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Building consents rise for first time in three months

BUSINESSDESK: New Zealand home building consents rose for the first time in three months in June, helped by an increase in Canterbury amid earthquake rebuilding and a jump in permits for apartments, including resthome units.

The number of new dwellings authorised, including apartments, rose a seasonally adjusted 5.7% after two months where the total fell by more than 7%, Statistics NZ says. Excluding the volatile apartments sector, consents rose 2.1%.

Residential building consents were up 27% in June from the same month last year. Consents for apartments jumped to 118 from 68 in May, with 47 of the total made up by retirement village units.

In the South Island, the biggest surge in consents was in Canterbury, which soared by 163, or 123%. In total, South Island consents climbed 83%, while those in the North Island gained 6%.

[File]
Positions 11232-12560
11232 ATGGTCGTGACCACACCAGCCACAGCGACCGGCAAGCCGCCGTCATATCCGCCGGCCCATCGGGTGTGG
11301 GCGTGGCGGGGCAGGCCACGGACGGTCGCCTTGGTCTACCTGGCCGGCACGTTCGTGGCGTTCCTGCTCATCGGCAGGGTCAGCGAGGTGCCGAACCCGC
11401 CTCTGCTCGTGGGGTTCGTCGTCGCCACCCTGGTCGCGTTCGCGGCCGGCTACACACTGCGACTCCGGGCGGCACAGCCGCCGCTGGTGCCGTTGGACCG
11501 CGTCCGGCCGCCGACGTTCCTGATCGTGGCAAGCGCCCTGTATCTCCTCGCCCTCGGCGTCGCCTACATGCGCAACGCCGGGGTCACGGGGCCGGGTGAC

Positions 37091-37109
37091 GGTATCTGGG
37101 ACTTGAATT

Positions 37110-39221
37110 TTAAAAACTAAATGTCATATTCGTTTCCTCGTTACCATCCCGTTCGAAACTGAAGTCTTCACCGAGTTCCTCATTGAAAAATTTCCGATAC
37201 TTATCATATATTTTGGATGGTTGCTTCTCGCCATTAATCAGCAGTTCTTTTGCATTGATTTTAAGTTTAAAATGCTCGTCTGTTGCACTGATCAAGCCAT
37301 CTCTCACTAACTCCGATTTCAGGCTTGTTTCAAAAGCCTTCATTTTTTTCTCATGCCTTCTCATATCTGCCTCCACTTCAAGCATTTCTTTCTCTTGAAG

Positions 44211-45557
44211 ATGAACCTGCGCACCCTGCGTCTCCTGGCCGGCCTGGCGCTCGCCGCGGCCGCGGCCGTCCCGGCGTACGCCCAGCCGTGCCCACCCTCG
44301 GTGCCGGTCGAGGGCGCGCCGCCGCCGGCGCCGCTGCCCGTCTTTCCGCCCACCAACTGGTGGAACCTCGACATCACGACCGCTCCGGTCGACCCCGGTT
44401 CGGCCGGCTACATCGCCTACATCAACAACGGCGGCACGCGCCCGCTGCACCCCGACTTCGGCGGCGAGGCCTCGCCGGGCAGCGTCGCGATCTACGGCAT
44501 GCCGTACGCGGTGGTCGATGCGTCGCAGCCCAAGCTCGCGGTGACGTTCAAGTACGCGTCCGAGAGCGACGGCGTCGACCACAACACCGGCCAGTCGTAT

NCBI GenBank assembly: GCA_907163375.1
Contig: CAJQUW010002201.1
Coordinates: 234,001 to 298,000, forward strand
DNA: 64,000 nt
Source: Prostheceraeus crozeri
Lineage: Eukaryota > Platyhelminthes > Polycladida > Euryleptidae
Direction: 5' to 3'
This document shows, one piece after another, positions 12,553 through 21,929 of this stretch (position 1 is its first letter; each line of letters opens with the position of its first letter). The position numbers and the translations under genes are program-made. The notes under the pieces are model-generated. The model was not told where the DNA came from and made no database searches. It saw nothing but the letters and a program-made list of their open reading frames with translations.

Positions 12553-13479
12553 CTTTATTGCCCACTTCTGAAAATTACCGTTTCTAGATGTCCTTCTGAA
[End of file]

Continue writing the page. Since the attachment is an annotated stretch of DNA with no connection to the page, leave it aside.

Canterbury consents identified as earthquake-related amounted to $45 million in June, down from $47 million in May but still the third-highest monthly total since September 2010, when the earthquakes began.

The value of consents issued in June rose 27% to $456 million from the same month last year.

For the year ended June 30, the value of consents for residential buildings rose 12% to $5.5 billion, while for all building types it gained 6.9% to $9.2 million.

The value of non-residential buildings rose 7.7% to $256 million in June from a year earlier.
 

Comments and questions
2

The building industry is on its knees and so is the NZ economy. We're a far cry from the 25,000-odd annual building consents required just to sustain the industry's infrastructure investment.

Agreed, we need more building and for that to be economic and affordable, land supply needs to be increased. This does not need to mean swallowing up vast tracts of land around Auckland, if all our existing residential zoned land was rezoned to allow one dwelling per 300m2, with higher densities of one dwelling per 100m2 or 150m2 on all bus routes and within two kilometres of all train stations.